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Compliance Order Compensate Effects Unlawful Preference

Posted on: Feb 23, 2015

The Employment Court agreed with the Authority in penalising the misleading and deceptive actions of a charitable trust that misled the unions it was bargaining with so that they believed government funding constrained it from agreeing to a greater increase in wages. It also agreed that the trust had conferred an unlawful preference upon non-union employees by giving them an increase backdated beyond that given to union members.

Where the Court went further was in making a compliance order to compensate union members for the difference between what they had been paid for the relevant period and what they would have been paid if they had been non-union employees. The trust had argued that the only remedy for the conferment of an unlawful preference was s 10 of the Act (meaning that the contractual arrangement bringing it about had no force). The unions had not pursued this because it would mean depriving the non-union employees of pay rather than addressing the wrong accorded to their members.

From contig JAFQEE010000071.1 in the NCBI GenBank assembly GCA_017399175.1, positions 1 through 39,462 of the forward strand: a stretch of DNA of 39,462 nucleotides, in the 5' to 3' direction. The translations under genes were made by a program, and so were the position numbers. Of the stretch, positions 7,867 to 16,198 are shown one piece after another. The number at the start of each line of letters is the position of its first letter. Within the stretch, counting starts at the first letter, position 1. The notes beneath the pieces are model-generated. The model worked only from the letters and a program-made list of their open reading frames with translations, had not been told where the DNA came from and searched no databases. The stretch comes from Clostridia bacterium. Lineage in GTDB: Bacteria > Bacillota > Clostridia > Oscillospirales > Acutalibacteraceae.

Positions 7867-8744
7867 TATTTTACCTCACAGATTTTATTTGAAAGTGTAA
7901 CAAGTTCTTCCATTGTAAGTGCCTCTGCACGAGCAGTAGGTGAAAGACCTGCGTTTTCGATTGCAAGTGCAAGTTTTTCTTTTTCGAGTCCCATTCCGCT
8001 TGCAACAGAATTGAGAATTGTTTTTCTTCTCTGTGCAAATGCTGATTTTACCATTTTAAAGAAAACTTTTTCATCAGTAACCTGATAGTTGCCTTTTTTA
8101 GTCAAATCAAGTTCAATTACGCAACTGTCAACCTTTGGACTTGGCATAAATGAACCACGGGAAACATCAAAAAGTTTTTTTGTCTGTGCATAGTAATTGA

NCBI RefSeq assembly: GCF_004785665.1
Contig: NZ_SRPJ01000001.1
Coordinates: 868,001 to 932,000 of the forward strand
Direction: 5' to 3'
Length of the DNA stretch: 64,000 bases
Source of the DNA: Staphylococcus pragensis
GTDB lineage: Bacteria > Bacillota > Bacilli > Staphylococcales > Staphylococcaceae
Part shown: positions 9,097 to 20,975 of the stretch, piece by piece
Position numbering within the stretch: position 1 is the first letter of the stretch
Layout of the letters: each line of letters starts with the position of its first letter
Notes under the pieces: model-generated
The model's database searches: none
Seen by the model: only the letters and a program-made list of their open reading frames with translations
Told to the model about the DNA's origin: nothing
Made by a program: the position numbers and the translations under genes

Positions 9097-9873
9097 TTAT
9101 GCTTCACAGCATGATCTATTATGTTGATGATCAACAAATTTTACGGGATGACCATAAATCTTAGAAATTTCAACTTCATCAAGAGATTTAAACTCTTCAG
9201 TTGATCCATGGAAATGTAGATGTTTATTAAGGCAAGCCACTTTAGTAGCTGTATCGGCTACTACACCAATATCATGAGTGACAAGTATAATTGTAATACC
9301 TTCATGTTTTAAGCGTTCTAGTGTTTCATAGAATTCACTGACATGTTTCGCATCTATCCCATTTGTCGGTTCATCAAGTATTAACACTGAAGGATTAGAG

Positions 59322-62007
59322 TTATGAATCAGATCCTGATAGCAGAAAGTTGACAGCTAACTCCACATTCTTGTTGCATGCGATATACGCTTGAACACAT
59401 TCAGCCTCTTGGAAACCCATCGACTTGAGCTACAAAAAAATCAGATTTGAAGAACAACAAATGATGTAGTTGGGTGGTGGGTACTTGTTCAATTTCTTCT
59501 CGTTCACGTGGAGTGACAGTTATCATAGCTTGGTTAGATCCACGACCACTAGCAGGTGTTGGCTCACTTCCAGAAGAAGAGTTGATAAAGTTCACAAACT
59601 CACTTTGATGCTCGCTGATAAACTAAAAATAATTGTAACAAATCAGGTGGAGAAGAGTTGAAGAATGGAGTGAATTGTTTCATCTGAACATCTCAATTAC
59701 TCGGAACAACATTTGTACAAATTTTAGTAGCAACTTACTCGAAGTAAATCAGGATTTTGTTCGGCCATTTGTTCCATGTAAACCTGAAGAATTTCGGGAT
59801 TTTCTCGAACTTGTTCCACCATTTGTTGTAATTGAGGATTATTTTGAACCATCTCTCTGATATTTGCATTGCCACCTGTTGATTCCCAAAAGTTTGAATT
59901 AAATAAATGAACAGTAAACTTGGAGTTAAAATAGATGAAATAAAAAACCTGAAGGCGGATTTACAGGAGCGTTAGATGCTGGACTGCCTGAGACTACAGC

The collective agreement covering the union members prohibited the employer from “automatically” passing on the same terms and conditions to non-union employees. The Employment Court disagreed with the Authority on whether this had been breached, saying that the passing on had not been automatic. The trust appeared to have made the process of giving negotiated increases to non-union employees (long observed in this workplace) as detached from the bargaining process as it could possibly be by, for example, inviting them to enter into new individual agreements.

Disclaimer

This article, and any information contained on our website is necessarily brief and general in nature, and should not be substituted for professional advice. You should always seek professional advice before taking any action in relation to the matters addressed.

Disclaimer

This article, and any information contained on our website is necessarily brief and general in nature, and should not be substituted for professional advice. You should always seek professional advice before taking any action in relation to the matters addressed.

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